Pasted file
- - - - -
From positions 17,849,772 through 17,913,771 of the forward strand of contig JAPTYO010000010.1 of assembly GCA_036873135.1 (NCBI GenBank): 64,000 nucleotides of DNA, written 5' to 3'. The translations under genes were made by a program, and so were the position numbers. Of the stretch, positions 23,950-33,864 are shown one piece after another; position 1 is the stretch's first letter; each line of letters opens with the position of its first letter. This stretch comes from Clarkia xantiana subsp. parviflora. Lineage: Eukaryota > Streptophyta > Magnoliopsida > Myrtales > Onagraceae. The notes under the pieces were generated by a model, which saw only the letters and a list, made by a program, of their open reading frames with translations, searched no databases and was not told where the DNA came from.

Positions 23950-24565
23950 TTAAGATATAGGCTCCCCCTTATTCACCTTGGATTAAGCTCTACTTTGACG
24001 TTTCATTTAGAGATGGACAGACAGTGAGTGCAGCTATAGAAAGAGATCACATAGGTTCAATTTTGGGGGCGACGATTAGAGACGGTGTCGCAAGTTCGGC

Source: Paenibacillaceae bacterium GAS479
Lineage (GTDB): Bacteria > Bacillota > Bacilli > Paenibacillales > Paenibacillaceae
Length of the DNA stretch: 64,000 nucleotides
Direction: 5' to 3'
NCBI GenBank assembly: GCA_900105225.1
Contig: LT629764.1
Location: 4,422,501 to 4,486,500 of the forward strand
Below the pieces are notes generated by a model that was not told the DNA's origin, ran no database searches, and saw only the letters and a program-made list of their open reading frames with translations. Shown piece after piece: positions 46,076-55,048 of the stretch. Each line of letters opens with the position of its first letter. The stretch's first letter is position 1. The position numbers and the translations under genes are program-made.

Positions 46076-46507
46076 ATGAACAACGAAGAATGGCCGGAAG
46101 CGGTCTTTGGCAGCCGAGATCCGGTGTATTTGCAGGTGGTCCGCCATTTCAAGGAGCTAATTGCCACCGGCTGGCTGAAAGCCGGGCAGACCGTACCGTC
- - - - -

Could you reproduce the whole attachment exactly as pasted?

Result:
From positions 17,849,772 through 17,913,771 of the forward strand of contig JAPTYO010000010.1 of assembly GCA_036873135.1 (NCBI GenBank): 64,000 nucleotides of DNA, written 5' to 3'. The translations under genes were made by a program, and so were the position numbers. Of the stretch, positions 23,950-33,864 are shown one piece after another; position 1 is the stretch's first letter; each line of letters opens with the position of its first letter. This stretch comes from Clarkia xantiana subsp. parviflora. Lineage: Eukaryota > Streptophyta > Magnoliopsida > Myrtales > Onagraceae. The notes under the pieces were generated by a model, which saw only the letters and a list, made by a program, of their open reading frames with translations, searched no databases and was not told where the DNA came from.

Positions 23950-24565
23950 TTAAGATATAGGCTCCCCCTTATTCACCTTGGATTAAGCTCTACTTTGACG
24001 TTTCATTTAGAGATGGACAGACAGTGAGTGCAGCTATAGAAAGAGATCACATAGGTTCAATTTTGGGGGCGACGATTAGAGACGGTGTCGCAAGTTCGGC

Source: Paenibacillaceae bacterium GAS479
Lineage (GTDB): Bacteria > Bacillota > Bacilli > Paenibacillales > Paenibacillaceae
Length of the DNA stretch: 64,000 nucleotides
Direction: 5' to 3'
NCBI GenBank assembly: GCA_900105225.1
Contig: LT629764.1
Location: 4,422,501 to 4,486,500 of the forward strand
Below the pieces are notes generated by a model that was not told the DNA's origin, ran no database searches, and saw only the letters and a program-made list of their open reading frames with translations. Shown piece after piece: positions 46,076-55,048 of the stretch. Each line of letters opens with the position of its first letter. The stretch's first letter is position 1. The position numbers and the translations under genes are program-made.

Positions 46076-46507
46076 ATGAACAACGAAGAATGGCCGGAAG
46101 CGGTCTTTGGCAGCCGAGATCCGGTGTATTTGCAGGTGGTCCGCCATTTCAAGGAGCTAATTGCCACCGGCTGGCTGAAAGCCGGGCAGACCGTACCGTC